SSC-Natick Press ReleaseU.S. Army Soldier Systems
Public Affairs Office
Contact: Public Affairs Office
Date: June 2, 2008
Gate guards ensure
security and good first impression
Lt. Timothy Konetzny, gate guard,
U.S. Army Soldier Systems Center, Natick, Mass., examines
identification badge prior to allowing employee access to the
installation. (Photo by Patty Welsh) |
Click for Larger Photo
NATICK, Mass. -- When
arriving at the U.S. Army Soldier Systems Center (SSC) here,
employees and visitors are greeted by the courteous and professional
staff members from TW and Company, Inc., who serve as gate guards.
Michael Bren, project manager, said the goal of the staff is to
provide a friendly environment at the gates for the personnel on
post and their visitors. But he also emphasizes that the guards are
trained and able to respond to any event.
Although Bren's background is in law enforcement, he said a number
of the guards come in with no security background. "We have a lot of
veterans, and some kids right out of college or the military. For
some it's a retirement job. They [all] got right into learning the
role and the job," he said of the current crew. "We do 120 hours of
training, some base specific, some regarding military codes,
training on state laws and on weapons. We're assisted by the DoD
Police for hands-on training."
The employees learn right away that this is an intensive security
job, Bren continued. "We want to ensure the employees know that we
know how to protect them, which makes everyone feel more
Sgt. James Corbett, a Vietnam-era veteran who has been SSC's officer
of the year twice, said the guards try to make the visitors as
comfortable as possible and get them in as fast as possible.
"In my position as sergeant, part of my job is to go through emails
to see who is coming in and make sure everyone is notified,
especially if there are VIPs or media," he said. "Visitors cannot
come on post without an appointment," he emphasized, "and we have to
confirm that. If they have an appointment but we are not aware of
it, we will try to contact the employee, but sometimes they may be
away from their desk. We will try second and third point of
contacts, but we are supposed to send them away if we cannot reach
anyone within 20 to 30 minutes." As a reminder, he said all foreign
visitors need to have their passport and be escorted.
Corbett encourages employees who are anticipating visitors to send a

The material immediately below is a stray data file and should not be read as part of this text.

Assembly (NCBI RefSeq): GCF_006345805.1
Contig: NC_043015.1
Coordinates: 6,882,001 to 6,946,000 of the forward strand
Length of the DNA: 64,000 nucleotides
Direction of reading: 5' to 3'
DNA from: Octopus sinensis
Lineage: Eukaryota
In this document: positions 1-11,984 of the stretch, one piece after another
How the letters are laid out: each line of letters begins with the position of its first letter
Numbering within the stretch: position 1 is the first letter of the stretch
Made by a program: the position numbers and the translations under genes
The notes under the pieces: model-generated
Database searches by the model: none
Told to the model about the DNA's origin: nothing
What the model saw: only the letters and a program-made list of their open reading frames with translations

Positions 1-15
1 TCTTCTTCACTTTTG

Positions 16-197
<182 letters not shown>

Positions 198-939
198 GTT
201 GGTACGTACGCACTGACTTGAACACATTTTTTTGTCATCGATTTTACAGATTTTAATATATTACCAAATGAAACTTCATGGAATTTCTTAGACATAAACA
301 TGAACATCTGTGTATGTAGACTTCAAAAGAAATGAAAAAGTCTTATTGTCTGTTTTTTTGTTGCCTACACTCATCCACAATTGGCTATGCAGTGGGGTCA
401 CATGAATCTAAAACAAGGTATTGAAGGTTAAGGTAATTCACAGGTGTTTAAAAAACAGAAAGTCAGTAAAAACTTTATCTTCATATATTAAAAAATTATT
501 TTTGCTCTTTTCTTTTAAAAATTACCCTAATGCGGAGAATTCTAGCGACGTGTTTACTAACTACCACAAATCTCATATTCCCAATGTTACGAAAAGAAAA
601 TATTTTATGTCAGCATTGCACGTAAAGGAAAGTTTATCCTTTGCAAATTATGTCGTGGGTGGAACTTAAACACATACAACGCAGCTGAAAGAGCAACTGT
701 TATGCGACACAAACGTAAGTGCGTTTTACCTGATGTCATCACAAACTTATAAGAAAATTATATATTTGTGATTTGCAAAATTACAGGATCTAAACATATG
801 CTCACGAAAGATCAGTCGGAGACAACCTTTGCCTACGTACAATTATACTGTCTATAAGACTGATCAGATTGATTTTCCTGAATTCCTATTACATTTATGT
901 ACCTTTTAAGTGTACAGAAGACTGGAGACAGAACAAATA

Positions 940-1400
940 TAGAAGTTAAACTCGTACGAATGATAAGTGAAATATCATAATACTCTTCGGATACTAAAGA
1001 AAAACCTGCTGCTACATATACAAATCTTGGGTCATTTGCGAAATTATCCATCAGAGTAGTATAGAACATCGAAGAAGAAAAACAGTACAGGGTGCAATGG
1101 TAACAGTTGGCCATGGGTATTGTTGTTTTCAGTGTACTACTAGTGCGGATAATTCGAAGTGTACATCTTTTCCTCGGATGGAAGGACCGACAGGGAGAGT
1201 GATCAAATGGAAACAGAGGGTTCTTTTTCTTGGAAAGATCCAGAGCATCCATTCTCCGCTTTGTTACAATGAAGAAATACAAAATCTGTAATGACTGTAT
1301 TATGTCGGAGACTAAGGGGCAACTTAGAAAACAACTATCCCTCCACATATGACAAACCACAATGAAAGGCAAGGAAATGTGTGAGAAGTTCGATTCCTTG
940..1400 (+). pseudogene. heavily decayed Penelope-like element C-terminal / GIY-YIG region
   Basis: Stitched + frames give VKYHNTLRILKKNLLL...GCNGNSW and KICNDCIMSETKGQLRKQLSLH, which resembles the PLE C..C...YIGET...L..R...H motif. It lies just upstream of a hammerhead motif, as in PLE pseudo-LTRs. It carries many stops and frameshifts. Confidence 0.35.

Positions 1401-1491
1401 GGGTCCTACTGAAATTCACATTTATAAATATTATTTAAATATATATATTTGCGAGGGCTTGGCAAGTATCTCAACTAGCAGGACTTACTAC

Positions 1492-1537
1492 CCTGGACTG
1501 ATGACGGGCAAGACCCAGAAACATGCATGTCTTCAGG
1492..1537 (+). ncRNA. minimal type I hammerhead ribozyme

detailed email to the guards at: NATI-Guards-Police-SSC. "This will
make the employees', the visitors' and the guards' lives easier," he
One of his favorite parts of the job is working at the main gate. "I
like the interaction with employees," he said. "I want to make the
base as safe as possible, to make the employees as safe as
On a daily basis, the guards could be assigned to the main gate, the
service gate or the Visitor's Center and they usually rotate
positions during the day.
Both Bren and Corbett agree that one of the challenges of the job is
dealing with commercial vehicles at the service gate.
"Day to day we want to ensure safety." Bren said. "We can be
inspecting up to 200 vehicles a day and you never know what you
might be dealing with, drugs, weapons, health hazards. The
inspections are thorough."
Since December 2006, when TW and Company, Inc., took over the
contract for the guards, more than 140 illegal or unauthorized entry
attempts have been prevented and more than 75 seizures of illegal
drugs have been made, he continued.
Corbett said there is always the chance that something could happen.
"Since 9/11, the world is not the same," he said. "That's why we try
to ensure we do our job properly."
He mentioned that after Sept. 11, 2001, it was a change for the
employees, especially those who had been working at SSC a long time,
to get used to the security procedures. "They're used to it now," he
continued, "so the job becomes ensuring we are asking visitors the
Another challenge mentioned was dealing with the ever-changing New
England weather. "You need to bring all your gear all the time,"
Bren also spoke about supporting special events on the installation.
"Recently, we had the Medal of Honor ceremony. The company itself
[TW and Company, Inc.] went out of its way to ensure we could have
extra employees that day. They also did that for the Weapons of Mass
Destruction exercise. We provide support to ensure the success of
This is an installation with very big highs and lows, Bren said. You
have the hustle and bustle of daytime, which is normally very
active, and nighttime is usually quiet. "They tell me it's just them
and the raccoons," he says of the guards working at night. "They
have to be very disciplined."
Previously, Bren said, it was thought that the guards needed to be
kind of tough-acting. "This is not an installation where that
works," he said. "We're more about community service. However, we
are a very proactive company that always goes a step further in
protecting our community."
Corbett said as SSC is a smaller installation, you get to know the
majority of the personnel coming to work everyday.
"I also encourage the guards' participation in off-duty activities
that are happening on the installation," Bren said. Joining the
softball league or attending functions at the Community Center lets
the guards meet the employees on a personal level.
"Our job is to make everyone visiting feel welcome," said Corbett.
"They're all bigwigs to us."